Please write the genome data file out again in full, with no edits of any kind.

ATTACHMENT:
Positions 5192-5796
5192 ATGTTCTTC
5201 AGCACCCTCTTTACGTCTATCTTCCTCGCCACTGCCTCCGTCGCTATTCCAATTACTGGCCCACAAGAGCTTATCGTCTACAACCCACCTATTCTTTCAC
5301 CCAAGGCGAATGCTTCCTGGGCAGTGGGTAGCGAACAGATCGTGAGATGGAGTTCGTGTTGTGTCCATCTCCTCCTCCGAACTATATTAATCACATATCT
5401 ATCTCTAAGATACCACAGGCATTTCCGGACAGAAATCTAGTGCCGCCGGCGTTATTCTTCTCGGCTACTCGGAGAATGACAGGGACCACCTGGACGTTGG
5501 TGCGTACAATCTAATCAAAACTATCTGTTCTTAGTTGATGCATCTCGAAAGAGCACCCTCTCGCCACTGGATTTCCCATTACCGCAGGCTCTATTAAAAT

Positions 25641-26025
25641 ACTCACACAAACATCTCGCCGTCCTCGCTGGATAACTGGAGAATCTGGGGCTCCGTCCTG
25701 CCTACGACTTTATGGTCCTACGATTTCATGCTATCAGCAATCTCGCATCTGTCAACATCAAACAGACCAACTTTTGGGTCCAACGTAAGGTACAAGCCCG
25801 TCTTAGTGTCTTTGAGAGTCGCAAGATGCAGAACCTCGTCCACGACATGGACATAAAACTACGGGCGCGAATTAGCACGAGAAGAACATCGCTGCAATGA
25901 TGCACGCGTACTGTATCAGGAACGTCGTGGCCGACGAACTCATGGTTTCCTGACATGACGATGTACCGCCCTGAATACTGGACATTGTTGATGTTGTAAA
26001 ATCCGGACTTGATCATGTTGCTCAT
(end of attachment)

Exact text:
Positions 5192-5796
5192 ATGTTCTTC
5201 AGCACCCTCTTTACGTCTATCTTCCTCGCCACTGCCTCCGTCGCTATTCCAATTACTGGCCCACAAGAGCTTATCGTCTACAACCCACCTATTCTTTCAC
5301 CCAAGGCGAATGCTTCCTGGGCAGTGGGTAGCGAACAGATCGTGAGATGGAGTTCGTGTTGTGTCCATCTCCTCCTCCGAACTATATTAATCACATATCT
5401 ATCTCTAAGATACCACAGGCATTTCCGGACAGAAATCTAGTGCCGCCGGCGTTATTCTTCTCGGCTACTCGGAGAATGACAGGGACCACCTGGACGTTGG
5501 TGCGTACAATCTAATCAAAACTATCTGTTCTTAGTTGATGCATCTCGAAAGAGCACCCTCTCGCCACTGGATTTCCCATTACCGCAGGCTCTATTAAAAT

Positions 25641-26025
25641 ACTCACACAAACATCTCGCCGTCCTCGCTGGATAACTGGAGAATCTGGGGCTCCGTCCTG
25701 CCTACGACTTTATGGTCCTACGATTTCATGCTATCAGCAATCTCGCATCTGTCAACATCAAACAGACCAACTTTTGGGTCCAACGTAAGGTACAAGCCCG
25801 TCTTAGTGTCTTTGAGAGTCGCAAGATGCAGAACCTCGTCCACGACATGGACATAAAACTACGGGCGCGAATTAGCACGAGAAGAACATCGCTGCAATGA
25901 TGCACGCGTACTGTATCAGGAACGTCGTGGCCGACGAACTCATGGTTTCCTGACATGACGATGTACCGCCCTGAATACTGGACATTGTTGATGTTGTAAA
26001 ATCCGGACTTGATCATGTTGCTCAT